Hertha, Berliner Sport-Club e. V. known as Hertha BSC, sometimes referred to as Hertha Berlin, Hertha BSC Berlin, or Hertha, is a German football club based in the Charlottenburg locality of Berlin. Hertha BSC plays in the top tier of German football. Hertha BSC was founded in 1892, was a founding member of the German Football Association in Leipzig in 1900; the team won the German championship in 1930 and 1931. Since 1963, Hertha's stadium has been the Olympiastadion; the club is known as Die Alte Dame in German, which translates to "The Old Lady". In 2002, the sports activities of the professional and under-19 teams were separated into Hertha BSC GmbH & Co. KGaA; the club was formed in 1892 as BFC Hertha 92, taking its name from a steamship with a blue and white smokestack. The name Hertha is a variation on Nerthus referring to fertility goddess from Germanic mythology. Hertha performed well on the field, including a win in the first Berlin championship final in 1905. In May 1910, Hertha won a friendly match against Southend United, considered significant at the time, as England was where the game originated and English clubs dominated the sport.
However, their on-field success was not matched financially and in 1920 the staunchly working-class Hertha merged with the well-heeled club Berliner Sport-Club to form Hertha Berliner Sport-Club. The new team continued to enjoy considerable success in the Oberliga Berlin-Brandenburg, while enduring a substantial measure of frustration; the team played its way to the German championship final in six consecutive seasons from 1926 to 1931, but was only able to win the title in 1930 and 1931 with BSC leaving to become an independent club again after the combined side's first championship. Notwithstanding, Hertha emerged as the Germany's second most successful team during the inter-war years. German football was re-organized under the Third Reich in 1933 into 16 top-flight divisions, which saw Hertha playing in the Gauliga Berlin-Brandenburg; the club continued to enjoy success within their division finishing in the upper half of the table and capturing the divisional title in 1935, 1937 and 1944.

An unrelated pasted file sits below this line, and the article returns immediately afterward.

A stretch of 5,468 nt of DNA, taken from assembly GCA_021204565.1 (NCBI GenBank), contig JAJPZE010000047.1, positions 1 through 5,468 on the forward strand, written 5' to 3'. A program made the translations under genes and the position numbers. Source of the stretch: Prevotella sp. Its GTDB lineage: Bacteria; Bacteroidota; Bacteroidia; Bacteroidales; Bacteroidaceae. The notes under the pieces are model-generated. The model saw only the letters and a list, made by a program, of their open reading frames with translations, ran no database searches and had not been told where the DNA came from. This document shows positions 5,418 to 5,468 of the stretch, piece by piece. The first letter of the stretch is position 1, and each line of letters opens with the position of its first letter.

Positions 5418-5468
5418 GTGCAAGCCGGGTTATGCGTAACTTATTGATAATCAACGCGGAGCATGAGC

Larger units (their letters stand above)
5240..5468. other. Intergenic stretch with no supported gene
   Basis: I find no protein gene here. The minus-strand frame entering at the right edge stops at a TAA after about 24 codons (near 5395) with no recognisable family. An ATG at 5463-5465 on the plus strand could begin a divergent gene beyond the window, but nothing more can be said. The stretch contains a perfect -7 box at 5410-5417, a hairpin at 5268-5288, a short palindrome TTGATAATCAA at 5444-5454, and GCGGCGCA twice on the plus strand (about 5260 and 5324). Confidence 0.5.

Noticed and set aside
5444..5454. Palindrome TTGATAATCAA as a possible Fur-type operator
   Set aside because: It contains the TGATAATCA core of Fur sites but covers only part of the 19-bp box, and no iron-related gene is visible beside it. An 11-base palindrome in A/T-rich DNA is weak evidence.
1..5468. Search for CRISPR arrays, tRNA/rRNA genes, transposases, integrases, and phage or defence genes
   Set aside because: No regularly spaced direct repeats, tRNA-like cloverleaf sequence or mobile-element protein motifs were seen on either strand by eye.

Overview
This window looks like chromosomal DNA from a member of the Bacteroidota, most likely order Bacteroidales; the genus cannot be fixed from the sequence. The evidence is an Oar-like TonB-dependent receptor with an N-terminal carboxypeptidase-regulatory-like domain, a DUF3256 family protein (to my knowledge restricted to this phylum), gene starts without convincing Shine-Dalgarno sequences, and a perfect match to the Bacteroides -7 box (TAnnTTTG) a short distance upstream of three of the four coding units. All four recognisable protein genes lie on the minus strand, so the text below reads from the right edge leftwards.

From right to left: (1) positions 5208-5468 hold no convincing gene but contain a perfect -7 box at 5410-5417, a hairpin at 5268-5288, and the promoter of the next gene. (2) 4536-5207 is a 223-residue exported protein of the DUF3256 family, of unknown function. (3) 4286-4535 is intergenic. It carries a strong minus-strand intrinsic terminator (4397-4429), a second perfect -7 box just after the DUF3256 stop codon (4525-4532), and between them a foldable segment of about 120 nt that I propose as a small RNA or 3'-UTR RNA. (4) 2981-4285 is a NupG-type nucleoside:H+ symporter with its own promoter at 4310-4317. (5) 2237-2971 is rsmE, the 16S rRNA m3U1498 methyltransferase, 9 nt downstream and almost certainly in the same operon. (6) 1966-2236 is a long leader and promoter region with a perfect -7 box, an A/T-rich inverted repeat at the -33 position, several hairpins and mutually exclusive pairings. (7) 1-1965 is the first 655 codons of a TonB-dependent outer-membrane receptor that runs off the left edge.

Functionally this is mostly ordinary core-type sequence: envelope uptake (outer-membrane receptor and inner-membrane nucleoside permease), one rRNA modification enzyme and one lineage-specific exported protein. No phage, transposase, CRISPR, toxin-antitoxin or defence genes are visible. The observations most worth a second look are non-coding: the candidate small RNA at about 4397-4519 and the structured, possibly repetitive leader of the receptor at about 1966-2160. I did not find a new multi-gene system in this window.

It faded from prominence, unable to advance out of the early rounds of the national championship rounds. Politically, the club was overhauled under Hitler, with Hans Pfeifer, a Nazi party member, being installed as president. After World War II, occupying Allied authorities banned most organizations in Germany, including sports and football clubs. Hertha was re-formed late in 1945 as SG Gesundbrunnen and resumed play in the Oberliga Berlin – Gruppe C; the 36 teams of the first season of the post-war Oberliga Berlin were reduced to just a dozen the next year, the club found itself out of first division football and playing in the Amateurliga Berlin. By the end of 1949, it had re-claimed their identity as Hertha BSC and earned a return to the top-flight. Tensions between the western Allies and the Soviets occupying various sectors of the city, the developing Cold War, led to chaotic conditions for football in the capital. Hertha was banned from playing against East German teams in the 1949–50 season after taking on several players and a coach who had fled the Dresden club SG Friedrichstadt for West Berlin.